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Articles by Hill Cox
In dimensional measurement, we use numbers rather than fear to make a point. But sometimes the irrational does creep in. For example: “I paid a gazillion dollars for that thing and you’re telling me it’s not accurate enough to measure these parts,” or “we can put a man on the moon but we can’t measure this better than ...”
Part 1: Plain Plug Gages
This is not a how-to column but rather an overview of what is required in the way of hardware used for gage calibration. As with any measuring process, several types of equipment can be used; I will only deal with the most commonly used equipment. It is assumed that you have a proper environment, your equipment and masters are calibrated, and you have a skilled person to use the equipment.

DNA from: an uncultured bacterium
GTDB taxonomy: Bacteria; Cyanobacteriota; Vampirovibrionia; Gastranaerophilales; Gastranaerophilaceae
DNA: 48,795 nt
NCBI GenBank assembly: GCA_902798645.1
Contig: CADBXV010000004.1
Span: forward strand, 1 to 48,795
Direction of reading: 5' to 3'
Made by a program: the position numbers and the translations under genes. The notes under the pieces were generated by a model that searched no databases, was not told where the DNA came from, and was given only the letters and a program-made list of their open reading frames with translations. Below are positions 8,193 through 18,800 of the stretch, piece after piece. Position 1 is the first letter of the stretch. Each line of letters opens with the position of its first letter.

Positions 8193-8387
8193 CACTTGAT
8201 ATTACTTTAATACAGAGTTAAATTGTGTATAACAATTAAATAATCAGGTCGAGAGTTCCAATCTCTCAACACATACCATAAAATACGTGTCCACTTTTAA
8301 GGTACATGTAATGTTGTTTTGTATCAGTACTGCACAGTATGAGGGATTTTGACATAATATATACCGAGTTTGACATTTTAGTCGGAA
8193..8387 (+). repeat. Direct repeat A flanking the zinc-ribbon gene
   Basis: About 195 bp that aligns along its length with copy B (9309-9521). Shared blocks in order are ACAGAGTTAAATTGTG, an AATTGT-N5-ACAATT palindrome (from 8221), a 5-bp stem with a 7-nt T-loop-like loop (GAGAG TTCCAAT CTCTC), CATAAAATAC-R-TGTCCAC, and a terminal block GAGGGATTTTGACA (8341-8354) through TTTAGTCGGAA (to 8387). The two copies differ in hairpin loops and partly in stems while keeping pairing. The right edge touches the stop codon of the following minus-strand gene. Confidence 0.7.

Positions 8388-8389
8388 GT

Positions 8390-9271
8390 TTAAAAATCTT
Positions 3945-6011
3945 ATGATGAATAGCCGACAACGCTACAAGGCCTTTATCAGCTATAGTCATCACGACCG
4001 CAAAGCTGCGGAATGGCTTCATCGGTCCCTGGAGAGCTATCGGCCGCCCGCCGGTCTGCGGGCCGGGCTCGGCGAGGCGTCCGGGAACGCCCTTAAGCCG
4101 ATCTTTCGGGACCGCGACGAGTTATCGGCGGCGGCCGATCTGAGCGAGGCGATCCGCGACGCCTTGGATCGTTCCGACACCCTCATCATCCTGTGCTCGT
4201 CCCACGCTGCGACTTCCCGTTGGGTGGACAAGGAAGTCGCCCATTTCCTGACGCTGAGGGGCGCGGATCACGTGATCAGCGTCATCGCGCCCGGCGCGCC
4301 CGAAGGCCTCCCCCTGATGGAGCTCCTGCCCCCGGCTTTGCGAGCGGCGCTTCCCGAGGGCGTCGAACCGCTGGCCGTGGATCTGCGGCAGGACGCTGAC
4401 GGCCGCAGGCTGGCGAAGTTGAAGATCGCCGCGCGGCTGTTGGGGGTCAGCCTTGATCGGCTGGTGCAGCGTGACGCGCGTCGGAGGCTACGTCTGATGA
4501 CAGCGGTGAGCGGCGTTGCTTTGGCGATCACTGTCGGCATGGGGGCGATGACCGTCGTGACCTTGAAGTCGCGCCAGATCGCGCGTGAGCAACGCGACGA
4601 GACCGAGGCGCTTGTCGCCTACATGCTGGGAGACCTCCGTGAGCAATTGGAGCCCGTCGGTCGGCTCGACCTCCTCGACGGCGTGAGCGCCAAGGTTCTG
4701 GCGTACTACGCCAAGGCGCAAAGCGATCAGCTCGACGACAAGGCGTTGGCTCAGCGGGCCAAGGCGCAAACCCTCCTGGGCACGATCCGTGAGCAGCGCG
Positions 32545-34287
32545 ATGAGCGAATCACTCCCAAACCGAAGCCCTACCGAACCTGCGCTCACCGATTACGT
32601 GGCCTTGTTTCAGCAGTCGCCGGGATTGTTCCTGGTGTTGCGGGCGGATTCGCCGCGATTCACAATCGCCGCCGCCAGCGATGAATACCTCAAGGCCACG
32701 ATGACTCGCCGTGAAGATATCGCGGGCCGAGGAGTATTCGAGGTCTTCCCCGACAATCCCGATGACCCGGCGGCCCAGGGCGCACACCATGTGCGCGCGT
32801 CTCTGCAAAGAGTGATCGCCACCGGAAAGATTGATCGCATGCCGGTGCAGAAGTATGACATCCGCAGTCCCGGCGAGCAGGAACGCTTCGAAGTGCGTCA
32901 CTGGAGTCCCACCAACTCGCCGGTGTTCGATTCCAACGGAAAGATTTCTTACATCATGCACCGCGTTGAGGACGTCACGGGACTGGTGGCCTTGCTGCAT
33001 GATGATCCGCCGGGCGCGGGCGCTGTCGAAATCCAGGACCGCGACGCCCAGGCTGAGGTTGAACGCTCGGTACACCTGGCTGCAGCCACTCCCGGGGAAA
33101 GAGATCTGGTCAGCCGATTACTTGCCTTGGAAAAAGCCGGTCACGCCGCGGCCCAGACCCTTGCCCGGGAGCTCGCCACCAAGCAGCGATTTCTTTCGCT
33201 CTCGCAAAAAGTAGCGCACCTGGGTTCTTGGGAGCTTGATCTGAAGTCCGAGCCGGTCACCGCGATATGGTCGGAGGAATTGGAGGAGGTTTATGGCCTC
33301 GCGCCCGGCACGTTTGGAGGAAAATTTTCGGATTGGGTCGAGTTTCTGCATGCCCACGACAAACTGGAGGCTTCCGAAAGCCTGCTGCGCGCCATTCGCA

The original intent of certificates of compliance was to make sure that process steps were not overlooked if they could not be verified later. An example of this might be a product that has to be dipped in a specified solution at a specified temperature for a specified period of time before painting or plating. Usually, there is no way to verify that these steps were taken once the product has been coated. Testing after-the-fact can reveal that the correct thickness of paint or plating has been applied but not that all specified process steps were followed.
The problem starts with buyers of special rings who do not wish to pay for proper setting plugs. When it’s time for calibration, the hunt begins for someone who has plugs and of course, it’s unlikely they will be found because calibration laboratories would go broke keeping special setting plugs on hand in most cases. Some laboratories are ready to cash in on this situation by offering to “measure” special adjustable thread ring gages so the technician won’t have to buy the right thing. And, wow, the cost will be a lot cheaper than buying setting plugs.